If MDHA had been saying all along that the Envision projects were going to be “multi-generational,” we might all be evaluating the proposal on its merits. Here though, we need to make sure we have a full understanding of the new facts before we evaluate whether it is a good investment of Metro’s bond spending dollars.

The new affordable housing initiative

A lot of people are asking me what I think about the Mayor’s newly announced affordable housing plan. His press release is here. And his office has set up a web site that basically says the same thing. If you made me boil it down to a single thought, it would be: “There are parts of the plan I think I might like…doesn’t sound like anything is going to happen before FY21…let’s talk then.”

In more detail, I think that…

  • Ben Eagles had a nice Twitter thread on this yesterday. It starts here:
  • The numbers in the press release are cleverly phrased, or generously characterized, or possibly just a touch misleading. The $500 million in the press release counts about $350 million that the city was probably going to spend anyway. Ben’s thread covers this point pretty well. In the end, adding $150 million to Metro’s existing commitment level over 10 years is still a big deal. But people need to not buy into the idea that this plan commits a half a billion dollars in new spending.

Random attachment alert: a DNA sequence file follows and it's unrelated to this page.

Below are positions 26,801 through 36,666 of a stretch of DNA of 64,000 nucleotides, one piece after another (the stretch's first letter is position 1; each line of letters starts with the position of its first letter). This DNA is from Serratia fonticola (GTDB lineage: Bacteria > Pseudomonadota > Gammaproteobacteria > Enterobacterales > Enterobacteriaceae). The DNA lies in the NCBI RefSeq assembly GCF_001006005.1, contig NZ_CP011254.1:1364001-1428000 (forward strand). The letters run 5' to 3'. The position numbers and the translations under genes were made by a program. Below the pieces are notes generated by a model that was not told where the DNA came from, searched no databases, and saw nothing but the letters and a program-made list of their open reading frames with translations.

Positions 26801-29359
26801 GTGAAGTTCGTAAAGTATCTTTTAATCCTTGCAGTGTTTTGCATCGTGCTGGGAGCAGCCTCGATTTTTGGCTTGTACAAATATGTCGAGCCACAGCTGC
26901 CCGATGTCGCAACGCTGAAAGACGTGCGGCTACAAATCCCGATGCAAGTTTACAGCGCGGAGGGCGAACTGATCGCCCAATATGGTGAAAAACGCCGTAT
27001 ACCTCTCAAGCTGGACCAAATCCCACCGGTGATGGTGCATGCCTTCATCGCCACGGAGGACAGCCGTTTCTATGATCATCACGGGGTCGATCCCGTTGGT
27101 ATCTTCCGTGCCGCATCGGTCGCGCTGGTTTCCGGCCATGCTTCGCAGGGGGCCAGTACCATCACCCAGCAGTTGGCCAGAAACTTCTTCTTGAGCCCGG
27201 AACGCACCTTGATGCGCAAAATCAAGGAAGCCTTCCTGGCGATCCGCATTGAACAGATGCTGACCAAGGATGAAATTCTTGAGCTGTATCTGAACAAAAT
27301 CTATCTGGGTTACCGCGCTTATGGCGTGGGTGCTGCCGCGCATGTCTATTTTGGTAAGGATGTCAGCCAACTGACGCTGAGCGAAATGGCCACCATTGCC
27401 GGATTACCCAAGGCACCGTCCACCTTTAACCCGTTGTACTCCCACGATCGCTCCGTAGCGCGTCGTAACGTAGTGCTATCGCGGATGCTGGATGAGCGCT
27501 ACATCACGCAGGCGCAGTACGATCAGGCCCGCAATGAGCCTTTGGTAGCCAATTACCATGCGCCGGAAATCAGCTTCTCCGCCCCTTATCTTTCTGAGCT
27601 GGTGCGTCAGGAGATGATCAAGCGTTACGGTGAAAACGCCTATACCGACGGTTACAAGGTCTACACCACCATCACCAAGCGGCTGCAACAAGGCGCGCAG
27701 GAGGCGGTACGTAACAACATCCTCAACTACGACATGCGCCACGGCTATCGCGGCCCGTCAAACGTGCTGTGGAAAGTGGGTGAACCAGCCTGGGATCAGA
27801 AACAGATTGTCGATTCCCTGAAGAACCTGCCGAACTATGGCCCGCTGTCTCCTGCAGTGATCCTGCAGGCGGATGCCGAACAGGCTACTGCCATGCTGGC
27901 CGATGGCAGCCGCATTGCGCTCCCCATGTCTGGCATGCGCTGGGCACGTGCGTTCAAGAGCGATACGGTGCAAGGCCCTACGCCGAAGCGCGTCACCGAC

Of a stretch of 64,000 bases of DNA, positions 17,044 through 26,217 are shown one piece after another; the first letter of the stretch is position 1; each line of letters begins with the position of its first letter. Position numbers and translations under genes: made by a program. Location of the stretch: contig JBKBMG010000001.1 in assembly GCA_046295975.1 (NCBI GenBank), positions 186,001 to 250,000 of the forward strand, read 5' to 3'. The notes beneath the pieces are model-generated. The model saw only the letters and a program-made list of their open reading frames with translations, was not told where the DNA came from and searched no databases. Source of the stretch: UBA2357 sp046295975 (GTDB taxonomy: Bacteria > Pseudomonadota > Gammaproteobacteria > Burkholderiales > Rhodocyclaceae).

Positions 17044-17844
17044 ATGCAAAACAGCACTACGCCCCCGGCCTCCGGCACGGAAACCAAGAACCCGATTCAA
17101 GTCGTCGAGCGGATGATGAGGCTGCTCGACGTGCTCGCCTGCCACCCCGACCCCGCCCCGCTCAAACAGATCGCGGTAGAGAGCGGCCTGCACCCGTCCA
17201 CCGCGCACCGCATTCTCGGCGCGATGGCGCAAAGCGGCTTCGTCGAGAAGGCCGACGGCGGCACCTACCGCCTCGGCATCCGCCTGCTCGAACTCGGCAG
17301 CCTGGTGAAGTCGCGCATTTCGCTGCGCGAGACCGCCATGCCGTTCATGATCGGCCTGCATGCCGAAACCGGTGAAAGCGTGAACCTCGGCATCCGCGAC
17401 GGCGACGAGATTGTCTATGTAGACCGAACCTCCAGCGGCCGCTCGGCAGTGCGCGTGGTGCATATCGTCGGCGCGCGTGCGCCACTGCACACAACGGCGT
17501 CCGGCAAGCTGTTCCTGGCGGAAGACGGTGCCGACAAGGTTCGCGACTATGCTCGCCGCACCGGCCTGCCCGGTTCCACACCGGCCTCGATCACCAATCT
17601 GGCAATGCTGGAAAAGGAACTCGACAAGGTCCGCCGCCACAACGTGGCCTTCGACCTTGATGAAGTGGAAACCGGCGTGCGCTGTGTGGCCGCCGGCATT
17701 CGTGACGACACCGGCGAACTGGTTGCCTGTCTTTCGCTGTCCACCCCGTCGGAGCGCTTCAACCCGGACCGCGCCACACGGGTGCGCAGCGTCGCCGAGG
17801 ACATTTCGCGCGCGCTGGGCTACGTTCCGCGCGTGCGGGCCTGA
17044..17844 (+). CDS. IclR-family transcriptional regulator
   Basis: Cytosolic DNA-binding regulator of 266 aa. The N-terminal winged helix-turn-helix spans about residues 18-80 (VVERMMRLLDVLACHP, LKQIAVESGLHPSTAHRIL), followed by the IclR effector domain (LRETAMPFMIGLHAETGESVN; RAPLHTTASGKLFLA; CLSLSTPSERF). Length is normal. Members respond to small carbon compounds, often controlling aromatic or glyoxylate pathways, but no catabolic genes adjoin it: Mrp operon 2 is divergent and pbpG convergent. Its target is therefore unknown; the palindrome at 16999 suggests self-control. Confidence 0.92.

• Aside from quibbling over the spin, the most important line of inquiry is about what Metro would get for the new spending. This is unfortunately complex.
    • MDHA has claimed for years now that it is completely capable of rebuilding multiple low income housing communities on its own. Even after the announcements this week, MDHA and the Mayor persist in this position. That said, my opinion is that almost nobody who is close to the situation believes this claim. I haven’t believed it since I got in office. The first piece of legislation that I sponsored was motivated in response to MDHA’s apparent inability to finance Envision Cayce without liquidating real estate in another part of town. (I wrote about that here in January 2016.)
    • I’m not asking about MDHA’s independent ability to complete the Envision projects on its own for sport. Getting a straight answer on this should drive how you feel about the Mayor’s new program.
    • For example, if MDHA’s long-time claim that it can absolutely complete the Envision projects on its own were true, then we should analyze the new initiative against that. In this scenario, the press release claim that Metro’s money will build 10,000 units is false. Super-false. If MDHA can do Envision on its own, then nearly all the units are getting built anyway with no Metro money. The city would be paying $350 million for about 1,000 new low income housing units. That would be a bad deal.